Take a cookie dough rolled flat into a perfect circle of radius R, and wrap it around a cylinder of radius R/Pi , such that opposite points of the original circle now meet at the top. After the cookie is baked and hard, remove the cylinder and fill with cream cheese.
Scrape off the excess filling using a straight edge held perpendicular to the long axis and connecting symmetric points of the edges as you scrape.
What is the volume of one of these theoretical
cannoli?
Let us assume r=1 and then multiply our final solution by r^3 as the volume will necessarily be proportional.
I propose we stand our cylinder upright and take horizontal cross
sections which will look like circles of radius 1/pi with slices cut
out of them. We can just look at the top half and multiply that result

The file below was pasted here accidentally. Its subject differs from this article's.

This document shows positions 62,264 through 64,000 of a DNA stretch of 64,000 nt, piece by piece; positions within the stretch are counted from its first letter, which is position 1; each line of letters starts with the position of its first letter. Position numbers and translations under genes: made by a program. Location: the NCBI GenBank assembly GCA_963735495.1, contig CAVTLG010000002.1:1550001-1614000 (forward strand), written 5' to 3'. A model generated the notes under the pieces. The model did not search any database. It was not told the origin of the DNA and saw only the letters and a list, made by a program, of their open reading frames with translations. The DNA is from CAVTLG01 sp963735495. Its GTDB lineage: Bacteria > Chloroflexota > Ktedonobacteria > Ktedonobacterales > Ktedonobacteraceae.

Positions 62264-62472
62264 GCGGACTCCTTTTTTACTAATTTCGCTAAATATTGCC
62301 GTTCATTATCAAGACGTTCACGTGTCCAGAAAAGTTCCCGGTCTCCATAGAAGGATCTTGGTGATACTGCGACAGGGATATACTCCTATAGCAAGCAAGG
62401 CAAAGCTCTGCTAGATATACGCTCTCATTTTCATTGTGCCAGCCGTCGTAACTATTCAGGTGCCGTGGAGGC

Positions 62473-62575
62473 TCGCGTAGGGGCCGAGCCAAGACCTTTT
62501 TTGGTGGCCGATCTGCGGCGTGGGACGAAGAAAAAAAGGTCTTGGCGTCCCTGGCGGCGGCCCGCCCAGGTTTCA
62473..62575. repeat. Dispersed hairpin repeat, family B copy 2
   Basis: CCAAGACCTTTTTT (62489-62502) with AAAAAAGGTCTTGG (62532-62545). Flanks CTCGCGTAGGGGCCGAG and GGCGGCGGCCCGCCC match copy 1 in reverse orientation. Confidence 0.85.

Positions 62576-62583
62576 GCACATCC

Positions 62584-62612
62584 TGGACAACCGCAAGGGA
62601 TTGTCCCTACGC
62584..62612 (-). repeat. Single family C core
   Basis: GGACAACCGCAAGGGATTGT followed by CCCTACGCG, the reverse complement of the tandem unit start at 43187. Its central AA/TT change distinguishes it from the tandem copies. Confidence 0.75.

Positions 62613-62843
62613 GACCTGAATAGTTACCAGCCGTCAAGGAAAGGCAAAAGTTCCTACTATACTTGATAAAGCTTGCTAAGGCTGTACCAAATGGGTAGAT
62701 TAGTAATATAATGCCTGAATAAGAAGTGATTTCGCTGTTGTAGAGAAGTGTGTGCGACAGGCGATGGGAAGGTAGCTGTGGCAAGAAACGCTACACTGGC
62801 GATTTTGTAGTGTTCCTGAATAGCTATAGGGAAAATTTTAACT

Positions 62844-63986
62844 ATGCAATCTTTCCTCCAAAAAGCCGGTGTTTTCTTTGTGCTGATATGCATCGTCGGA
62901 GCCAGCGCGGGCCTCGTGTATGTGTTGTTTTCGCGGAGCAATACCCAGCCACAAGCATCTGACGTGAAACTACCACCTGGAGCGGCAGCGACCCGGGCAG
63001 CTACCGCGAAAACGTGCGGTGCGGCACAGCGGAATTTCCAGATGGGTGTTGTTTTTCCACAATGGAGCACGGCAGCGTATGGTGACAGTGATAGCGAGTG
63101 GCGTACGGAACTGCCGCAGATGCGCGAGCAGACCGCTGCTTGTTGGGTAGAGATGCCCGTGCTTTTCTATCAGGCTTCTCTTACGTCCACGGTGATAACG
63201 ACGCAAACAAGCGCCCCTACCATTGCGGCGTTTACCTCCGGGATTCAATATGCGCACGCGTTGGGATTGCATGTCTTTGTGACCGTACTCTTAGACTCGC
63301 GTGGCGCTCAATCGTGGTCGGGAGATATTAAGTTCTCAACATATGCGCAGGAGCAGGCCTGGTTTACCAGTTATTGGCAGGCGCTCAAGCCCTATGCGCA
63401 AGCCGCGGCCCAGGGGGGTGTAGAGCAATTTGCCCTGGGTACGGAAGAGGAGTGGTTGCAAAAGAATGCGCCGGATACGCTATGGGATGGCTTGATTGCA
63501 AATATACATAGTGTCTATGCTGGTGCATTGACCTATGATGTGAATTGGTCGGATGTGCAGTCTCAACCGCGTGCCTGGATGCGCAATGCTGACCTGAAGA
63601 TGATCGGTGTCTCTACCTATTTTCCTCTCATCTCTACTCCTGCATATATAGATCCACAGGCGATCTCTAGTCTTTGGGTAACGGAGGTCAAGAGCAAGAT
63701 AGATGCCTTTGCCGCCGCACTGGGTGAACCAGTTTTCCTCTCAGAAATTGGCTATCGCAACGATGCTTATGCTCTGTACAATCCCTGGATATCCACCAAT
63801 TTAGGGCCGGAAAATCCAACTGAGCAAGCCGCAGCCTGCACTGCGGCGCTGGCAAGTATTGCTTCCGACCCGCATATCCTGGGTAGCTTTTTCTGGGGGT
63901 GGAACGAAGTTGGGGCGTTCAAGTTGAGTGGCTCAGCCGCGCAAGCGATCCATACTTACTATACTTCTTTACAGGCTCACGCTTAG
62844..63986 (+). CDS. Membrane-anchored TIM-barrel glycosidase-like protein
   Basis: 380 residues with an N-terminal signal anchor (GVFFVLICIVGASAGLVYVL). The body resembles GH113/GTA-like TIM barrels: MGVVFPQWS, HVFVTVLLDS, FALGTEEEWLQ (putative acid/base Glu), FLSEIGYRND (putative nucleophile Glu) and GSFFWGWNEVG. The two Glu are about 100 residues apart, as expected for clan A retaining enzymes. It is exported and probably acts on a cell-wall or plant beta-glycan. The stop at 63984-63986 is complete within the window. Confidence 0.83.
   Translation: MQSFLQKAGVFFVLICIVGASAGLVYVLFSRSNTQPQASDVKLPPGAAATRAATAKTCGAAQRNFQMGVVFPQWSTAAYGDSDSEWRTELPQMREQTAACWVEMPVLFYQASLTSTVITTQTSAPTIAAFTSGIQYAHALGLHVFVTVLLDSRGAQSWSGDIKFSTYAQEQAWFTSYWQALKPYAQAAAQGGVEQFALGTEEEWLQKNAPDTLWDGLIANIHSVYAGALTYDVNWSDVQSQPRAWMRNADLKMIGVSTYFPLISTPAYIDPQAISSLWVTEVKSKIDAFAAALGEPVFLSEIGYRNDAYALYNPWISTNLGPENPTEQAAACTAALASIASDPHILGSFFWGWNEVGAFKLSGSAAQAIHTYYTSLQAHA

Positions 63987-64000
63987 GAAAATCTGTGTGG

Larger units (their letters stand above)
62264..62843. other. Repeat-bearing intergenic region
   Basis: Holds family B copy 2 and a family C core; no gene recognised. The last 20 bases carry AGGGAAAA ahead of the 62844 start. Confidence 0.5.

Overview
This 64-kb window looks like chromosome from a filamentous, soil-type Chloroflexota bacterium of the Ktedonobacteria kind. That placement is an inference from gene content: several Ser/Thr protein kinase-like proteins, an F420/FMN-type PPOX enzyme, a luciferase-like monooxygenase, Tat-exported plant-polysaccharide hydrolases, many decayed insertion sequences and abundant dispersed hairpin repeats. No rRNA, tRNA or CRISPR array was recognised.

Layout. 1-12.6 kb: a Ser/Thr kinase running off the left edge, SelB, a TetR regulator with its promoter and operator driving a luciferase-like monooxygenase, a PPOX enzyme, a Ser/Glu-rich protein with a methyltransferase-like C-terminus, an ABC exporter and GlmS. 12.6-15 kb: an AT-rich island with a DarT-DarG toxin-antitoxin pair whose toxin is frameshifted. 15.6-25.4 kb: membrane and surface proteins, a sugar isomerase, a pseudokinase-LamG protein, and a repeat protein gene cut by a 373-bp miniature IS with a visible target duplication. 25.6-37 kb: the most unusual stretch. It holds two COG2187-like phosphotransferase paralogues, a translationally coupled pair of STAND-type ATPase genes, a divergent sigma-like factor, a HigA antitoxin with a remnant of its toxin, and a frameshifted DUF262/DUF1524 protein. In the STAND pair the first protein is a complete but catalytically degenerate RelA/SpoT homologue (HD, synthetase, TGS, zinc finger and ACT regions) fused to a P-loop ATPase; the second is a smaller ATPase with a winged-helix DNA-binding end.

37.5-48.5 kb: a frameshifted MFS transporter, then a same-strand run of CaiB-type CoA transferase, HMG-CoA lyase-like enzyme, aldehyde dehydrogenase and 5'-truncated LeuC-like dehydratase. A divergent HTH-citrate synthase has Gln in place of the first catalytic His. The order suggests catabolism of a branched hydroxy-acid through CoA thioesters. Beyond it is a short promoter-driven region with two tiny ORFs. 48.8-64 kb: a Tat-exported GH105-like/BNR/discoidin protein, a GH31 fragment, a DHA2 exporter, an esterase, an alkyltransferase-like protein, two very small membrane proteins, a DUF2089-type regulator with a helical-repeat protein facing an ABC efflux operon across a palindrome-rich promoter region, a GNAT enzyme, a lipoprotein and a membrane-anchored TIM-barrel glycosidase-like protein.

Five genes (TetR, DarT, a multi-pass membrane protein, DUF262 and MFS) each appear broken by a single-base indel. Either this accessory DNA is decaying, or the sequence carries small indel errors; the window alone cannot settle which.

by two. At y=0 the cross section has area 1/pi and at y=1 it has area
0. In between the cross section is the sum of the arc components
radiating from the central axis and the triangular components. The
expression for the area of the arc components is [sqrt(1y^2)]/pi. The
expression for the area of the triangular components is
(1/pi^2)sin(pi*sqrt(1y^2))cos(pi*sqrt(1y^2) or
(1/(2pi^2))sin(2*pi*sqrt(1y^2)).
Therefore the Volume is
2r^3 times the integral from y=0 to 1 of [[sqrt(1y^2)]/pi]dy plus the
integral of the triangle components which I will look at later.
The arc component expression becomes (y/2pi)sqrt(1y^2) + (1/2pi)ArcSin(y) at y=1 minus the same expression at y=0
or (1/2pi)(pi/2) = 1/4
The Volume of the Arc components evaluates to (r^3)/2.
I am going to need help integrating (1/(2(pi^2)))sin(2*pi*sqrt(1y^2))
from y=0 to 1 explicitly but numerically I get roughly 0.0169. I
see this is also expressed by (1/2(pi^2))*sin[2pi*cos(Arcsin y)] but
can't be sure if that is helpful or not.
This gives a total Volume of 0.5339(r^3)
Edited on November 1, 2006, 6:58 pm
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Edited on November 2, 2006, 12:02 pm

Posted by Eric
on 20061101 18:42:00